The History of Penny Auctions
The concept was first introduced in 1971 by Martin Shubik, the Seymour Professor of Mathematical Institutional Economics at Yale University, under the name of dollar auction. The game is an illustration of a paradox in which the participants are constrained to make, in the end, an irrational decision based on a sequence of rational decisions; an irrational escalation of commitment.
Rules: Bidding starts at $0.01 and goes up in $0.01 increments. The winner then pays the auctioneer whatever the highest bid is to get the item. Typically, the auction will start with a few bidders hoping to make a profit and then ending up in a bidding war of attrition. In most cases the bid will reach $1 and then a problem will become evident for the $0.99 bidder, He can no longer make profit but right now the only rational option is to bid $1.01 which will result in a $0.01 loss compared to $0.99.
Martin’s auction game was transformed into a penny auction site in 2005 by Telebid and its lead developer Josh MacDonald who practically invented today’s penny auction business model which later became swoopo.com. It was very controversial in the beginning and also heavily criticized. This led to a business change model adopted by all reputable penny auction sites. They allowed bidders, who lost the auction, to get back all their bids that were used and put them towards purchasing the item. This change made it impossible of the bidder to lose money with penny auctions.
Swoopo was a bidding fee auction site where purchased credits were used to make bids. Prior to changing its name to Swoopo in 2008, the website was called Telebid. Swoopo was operated by Entertainment Shopping AG and based in Munich, Germany. In March 2011, Swoopo’s website became inaccessible, and a notice page claimed that Swoopo was experiencing “technical issues.” On March 26, 2011, Swoopo’s parent company filed for bankruptcy.
Entertainment Shopping AG was guided by a man named Frank Han who was the chief executive officer right up until they filed for bankruptcy.
Unfortunately for Swoopo.com they failed to file a legitimate patent for the business mode. The reason being, prior art had been published by Shubik in 1971 illustrating the dollar auction concept. Although they still filed and still hold a patent pending title this did not stop copycats from starting their own sites to compete with the entertainment shopping giant.
This competition began slowly, chopping away at the profits of Entertainment Shopping AG. In an article written in April of 2010 Frank Hans outline the struggles his company was facing. He also went on to state these facts:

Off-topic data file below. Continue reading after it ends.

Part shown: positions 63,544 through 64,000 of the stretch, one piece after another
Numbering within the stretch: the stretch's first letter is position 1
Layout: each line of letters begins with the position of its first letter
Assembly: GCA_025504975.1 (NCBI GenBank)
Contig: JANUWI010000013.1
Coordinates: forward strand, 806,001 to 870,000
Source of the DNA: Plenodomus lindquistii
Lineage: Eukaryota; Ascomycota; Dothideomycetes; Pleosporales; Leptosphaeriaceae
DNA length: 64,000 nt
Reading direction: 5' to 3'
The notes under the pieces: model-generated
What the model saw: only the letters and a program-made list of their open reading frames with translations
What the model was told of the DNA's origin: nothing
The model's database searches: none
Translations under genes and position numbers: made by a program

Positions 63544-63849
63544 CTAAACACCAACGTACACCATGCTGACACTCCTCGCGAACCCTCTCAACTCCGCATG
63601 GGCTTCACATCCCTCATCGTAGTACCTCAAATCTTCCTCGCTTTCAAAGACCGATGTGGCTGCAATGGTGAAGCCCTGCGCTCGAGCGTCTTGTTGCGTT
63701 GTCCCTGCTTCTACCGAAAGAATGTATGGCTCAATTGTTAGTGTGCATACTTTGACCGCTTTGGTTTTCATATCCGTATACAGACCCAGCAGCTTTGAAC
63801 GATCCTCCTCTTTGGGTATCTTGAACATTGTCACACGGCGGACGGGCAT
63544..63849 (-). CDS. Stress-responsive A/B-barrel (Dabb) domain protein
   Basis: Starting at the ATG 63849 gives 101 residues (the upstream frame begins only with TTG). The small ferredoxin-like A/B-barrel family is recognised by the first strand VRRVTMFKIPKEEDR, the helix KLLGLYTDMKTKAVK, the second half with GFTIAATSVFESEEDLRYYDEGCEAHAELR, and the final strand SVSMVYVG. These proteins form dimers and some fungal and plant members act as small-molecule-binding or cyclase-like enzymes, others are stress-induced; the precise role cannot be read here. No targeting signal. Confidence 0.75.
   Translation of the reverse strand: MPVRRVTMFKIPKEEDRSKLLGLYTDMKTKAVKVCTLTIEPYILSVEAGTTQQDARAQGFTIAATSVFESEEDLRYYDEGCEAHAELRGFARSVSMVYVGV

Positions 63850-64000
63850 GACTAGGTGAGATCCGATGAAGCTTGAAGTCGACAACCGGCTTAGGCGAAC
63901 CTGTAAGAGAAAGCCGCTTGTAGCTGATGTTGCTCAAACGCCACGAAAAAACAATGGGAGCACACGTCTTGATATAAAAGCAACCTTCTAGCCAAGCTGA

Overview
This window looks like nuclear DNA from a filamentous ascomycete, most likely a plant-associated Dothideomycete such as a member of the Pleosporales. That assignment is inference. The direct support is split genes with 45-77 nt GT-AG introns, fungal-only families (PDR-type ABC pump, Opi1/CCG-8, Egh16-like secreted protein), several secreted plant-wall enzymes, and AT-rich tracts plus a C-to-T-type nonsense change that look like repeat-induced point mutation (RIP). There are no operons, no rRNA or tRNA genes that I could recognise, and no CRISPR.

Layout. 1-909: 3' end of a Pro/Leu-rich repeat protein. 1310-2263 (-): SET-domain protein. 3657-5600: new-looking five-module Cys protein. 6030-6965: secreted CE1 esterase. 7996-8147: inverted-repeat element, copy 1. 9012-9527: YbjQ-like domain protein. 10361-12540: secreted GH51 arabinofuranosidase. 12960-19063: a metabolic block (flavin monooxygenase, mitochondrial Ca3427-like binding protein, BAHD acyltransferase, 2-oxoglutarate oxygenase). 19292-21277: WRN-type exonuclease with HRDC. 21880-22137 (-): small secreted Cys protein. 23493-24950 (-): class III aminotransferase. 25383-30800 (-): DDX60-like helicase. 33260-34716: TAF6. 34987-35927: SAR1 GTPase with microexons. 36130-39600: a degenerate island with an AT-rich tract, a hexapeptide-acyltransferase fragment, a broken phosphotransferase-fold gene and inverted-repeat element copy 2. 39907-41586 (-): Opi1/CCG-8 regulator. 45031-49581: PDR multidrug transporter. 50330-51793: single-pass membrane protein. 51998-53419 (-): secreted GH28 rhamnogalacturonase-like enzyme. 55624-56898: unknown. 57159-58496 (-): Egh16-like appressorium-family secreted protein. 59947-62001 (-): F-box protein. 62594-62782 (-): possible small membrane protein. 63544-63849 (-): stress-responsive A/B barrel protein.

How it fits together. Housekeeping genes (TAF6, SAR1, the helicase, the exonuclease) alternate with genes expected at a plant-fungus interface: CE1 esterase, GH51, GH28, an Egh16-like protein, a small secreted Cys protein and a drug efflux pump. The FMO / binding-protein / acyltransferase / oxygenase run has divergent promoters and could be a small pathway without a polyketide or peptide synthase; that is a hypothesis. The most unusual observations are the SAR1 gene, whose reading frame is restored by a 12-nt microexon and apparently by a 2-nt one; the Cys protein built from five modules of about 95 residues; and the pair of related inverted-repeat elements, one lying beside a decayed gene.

Swoopo hosts 250-300 auctions per day, split between global and local.
The average final price of an auction is 71 percent off retail (of course Swoopo also makes money from the cost of bids).
In one third of auctions, the final price is more than 90 percent off retail.
The company loses money on 65 percent of auctions. “Our margins are nothing like Google’s, but better than Overstock,” said Han.
The U.S. is the company’s largest market by far after launching a year and a half ago (the company started in Germany and was previously called Telebid).
Swoopo has raised two rounds of funding, one led by Wellington Partners and one by August Capital. It has nearly 100 employees.
The problem with these statements was that they were factually untrue. What was really going on was that the company was under attack by numerous competitors that were taking away the monopoly that the company once enjoyed.
Another interesting factor was that Frank Han and a few other company executives, implemented a new feature in the auctions known as the “Buy it Now” option. This option single-handedly killed the penny auction model for this once thriving business. Where the company once enjoyed massive profits by retaining every bid which was placed in its auctions, it now was becoming a clearing house for items that were selling at retail value for which they could not secure wholesale cost.
In 2010 this also introduced a new type of bidder to the penny auction industry called “power bidders”.
A power bidder is a professional penny auction user. The introduction of the buy it now business model allowed these professional users to purchase thousands of bids at the penny auction website and proceed to aggressively bid on auctions. If they lost, they simply hit the buy now button and received the item for its retail value. This item would be shipped and resold once received. Therefore, the power bidder never lost an auction. In most cases the power bidder wins an auction for far less than the auction owner expected. With their own business model in mind, these types of bidders were able to successfully apply this to ongoing auctions and in most cases win auctions for next to nothing.
Due to the aggressive nature of the bidding practices of a power bidder, many of these users gained infamous reputations and were avoided by other bidders.
One can easily argue that the fall of Entertainment Shopping AG was not the competitors that were springing up around it but rather a fatal business decision of introducing the “Buy Now” option on every auction listed on the site.
Other factors that ultimately led to this website’s demise were chargebacks from users who did not win. These users viewed the website as a scam and ultimately complained to anybody who would listen, including their credit card company.
There are two views on penny auctions. Those that have won a penny auction think they are the greatest thing ever invented. Those that have lost a penny auction think they are evil and are some form of gambling.